Congresswoman Tulsi Gabbard has been stepping up in the national discussion over Syria. She appeared on CNN, predicting dire consequences as a result of the U.S. missile strike in that country.
American and foreign intelligence have said there is a high probability that Syrian president Bashir al-Assad ordered Tuesday's chemical attack that killed innocent civilians and prompted the U.S. strike. Gabbard's skepticism over that assertion is adding to the national debate, with some political fallout.
On CNN's "The Situation Room," Gabbard was asked about her January trip to Syria where she met with al-Assad.
"You know, I went to Syria in the interest of furthering the cause of peace," she told host Wolf Blitzer during a sometimes pointed interview. Her controversial meeting with the Syrian president boosted her prominence, but continues to shadow her position on the Syrian War. She doesn't want to repeat the mistakes of the Iraq war.
"All of that evidence proved to be false, so that war was launched on a false premise," she told Hawaii News Now. "Which is why it's so important to be deliberate and gather evidence so we can make a determination on what needs to occur."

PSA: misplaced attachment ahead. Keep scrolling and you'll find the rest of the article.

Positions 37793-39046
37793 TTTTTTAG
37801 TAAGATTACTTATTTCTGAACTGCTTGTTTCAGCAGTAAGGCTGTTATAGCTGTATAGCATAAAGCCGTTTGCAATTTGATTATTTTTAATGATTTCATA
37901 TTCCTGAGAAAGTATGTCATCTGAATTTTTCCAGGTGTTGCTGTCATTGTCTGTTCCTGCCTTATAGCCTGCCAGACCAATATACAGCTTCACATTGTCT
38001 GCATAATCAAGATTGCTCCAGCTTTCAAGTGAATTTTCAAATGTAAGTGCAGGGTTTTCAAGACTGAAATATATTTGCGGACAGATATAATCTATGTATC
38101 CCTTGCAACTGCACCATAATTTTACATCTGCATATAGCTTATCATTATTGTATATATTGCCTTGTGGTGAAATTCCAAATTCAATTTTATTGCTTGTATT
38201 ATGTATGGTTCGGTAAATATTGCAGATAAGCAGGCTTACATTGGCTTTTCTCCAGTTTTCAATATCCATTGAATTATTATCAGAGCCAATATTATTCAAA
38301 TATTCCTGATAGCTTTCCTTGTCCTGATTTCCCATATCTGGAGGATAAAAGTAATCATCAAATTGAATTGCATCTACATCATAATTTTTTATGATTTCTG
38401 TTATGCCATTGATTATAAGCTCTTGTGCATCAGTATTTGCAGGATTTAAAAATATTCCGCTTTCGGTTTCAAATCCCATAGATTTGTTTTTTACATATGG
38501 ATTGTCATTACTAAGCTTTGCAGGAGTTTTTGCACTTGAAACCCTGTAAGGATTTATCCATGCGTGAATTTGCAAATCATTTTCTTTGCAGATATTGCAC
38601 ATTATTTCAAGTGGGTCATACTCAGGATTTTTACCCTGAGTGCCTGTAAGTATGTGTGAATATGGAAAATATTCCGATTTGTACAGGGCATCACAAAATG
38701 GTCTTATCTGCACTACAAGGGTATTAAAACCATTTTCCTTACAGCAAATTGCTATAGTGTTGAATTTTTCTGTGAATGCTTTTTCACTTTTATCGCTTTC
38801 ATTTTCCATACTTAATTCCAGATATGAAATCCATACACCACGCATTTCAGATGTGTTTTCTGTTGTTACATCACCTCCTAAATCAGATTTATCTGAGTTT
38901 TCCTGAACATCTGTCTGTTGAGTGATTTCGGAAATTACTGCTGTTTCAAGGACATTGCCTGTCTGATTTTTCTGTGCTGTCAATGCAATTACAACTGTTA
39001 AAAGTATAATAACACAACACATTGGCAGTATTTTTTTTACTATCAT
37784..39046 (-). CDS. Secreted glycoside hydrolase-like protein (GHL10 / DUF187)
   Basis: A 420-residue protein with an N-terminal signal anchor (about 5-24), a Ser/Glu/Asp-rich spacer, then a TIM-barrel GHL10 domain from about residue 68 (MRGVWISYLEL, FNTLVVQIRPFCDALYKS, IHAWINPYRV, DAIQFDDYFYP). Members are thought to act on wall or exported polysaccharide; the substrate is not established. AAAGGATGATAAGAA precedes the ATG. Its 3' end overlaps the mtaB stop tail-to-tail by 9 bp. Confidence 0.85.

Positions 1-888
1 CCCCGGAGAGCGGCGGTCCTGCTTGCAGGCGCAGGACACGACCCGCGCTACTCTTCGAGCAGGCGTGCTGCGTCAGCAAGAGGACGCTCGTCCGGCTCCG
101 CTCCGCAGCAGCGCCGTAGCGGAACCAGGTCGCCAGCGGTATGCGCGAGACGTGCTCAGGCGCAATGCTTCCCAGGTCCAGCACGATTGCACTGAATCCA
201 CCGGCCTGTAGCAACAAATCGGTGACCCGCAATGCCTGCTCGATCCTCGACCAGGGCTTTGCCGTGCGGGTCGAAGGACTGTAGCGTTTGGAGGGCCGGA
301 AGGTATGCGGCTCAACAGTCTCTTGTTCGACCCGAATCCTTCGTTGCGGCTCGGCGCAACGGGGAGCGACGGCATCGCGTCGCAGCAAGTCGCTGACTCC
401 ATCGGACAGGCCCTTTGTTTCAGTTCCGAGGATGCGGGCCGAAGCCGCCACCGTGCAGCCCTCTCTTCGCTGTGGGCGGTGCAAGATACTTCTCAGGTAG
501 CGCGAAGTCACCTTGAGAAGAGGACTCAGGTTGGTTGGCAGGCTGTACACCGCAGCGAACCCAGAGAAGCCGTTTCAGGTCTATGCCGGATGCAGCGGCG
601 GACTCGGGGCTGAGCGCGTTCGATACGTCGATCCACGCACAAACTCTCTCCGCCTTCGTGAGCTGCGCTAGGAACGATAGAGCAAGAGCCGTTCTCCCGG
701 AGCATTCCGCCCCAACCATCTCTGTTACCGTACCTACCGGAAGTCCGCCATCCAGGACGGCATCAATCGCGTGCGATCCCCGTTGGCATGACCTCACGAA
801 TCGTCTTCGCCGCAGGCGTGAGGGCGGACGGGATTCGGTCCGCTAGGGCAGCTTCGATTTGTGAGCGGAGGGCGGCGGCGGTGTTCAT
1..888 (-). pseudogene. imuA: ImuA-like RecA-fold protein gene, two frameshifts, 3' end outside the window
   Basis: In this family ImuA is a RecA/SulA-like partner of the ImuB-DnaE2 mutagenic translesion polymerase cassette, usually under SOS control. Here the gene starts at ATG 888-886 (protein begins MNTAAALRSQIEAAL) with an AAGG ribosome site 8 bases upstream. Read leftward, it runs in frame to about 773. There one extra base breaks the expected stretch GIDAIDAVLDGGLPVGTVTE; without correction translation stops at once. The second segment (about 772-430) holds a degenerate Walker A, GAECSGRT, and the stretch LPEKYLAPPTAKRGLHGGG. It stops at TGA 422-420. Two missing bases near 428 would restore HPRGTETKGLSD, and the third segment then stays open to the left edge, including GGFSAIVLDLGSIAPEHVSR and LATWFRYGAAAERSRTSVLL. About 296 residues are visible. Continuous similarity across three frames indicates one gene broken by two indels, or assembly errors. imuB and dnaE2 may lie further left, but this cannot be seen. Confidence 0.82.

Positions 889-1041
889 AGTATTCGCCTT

Gabbard has been drawing criticism and praise on social media. But she's not alone in having doubts over the chemical weapons attack. Other members of Congress are also demanding that the Trump administration explain its legal basis for the U.S. response.
Still, Hawaii News Now political analyst Colin Moore believes the U.S. missile strike may have caught Gabbard off guard politically.
"The visuals are pretty troubling, given that she met with Assad, and now the Trump administration has attacked one of his air bases and it seems very likely that he did use chemical weapons against his own people," said Moore.
Despite Gabbard's doubts, a University of Hawaii professor from Syria is glad the U.S. took action.
"In some ways it's comforting to see that a big power or that one of the strongest nations in the world has taken a stand against the barbaric events to show that the world has to do something," said Professor Shadia Rifai Habbal.
Gabbard remains pessimistic, believing the U.S. attack may lead to war.
"Direct military confrontation between the United States and Russia has now become more of a probability than a possibility," she said.
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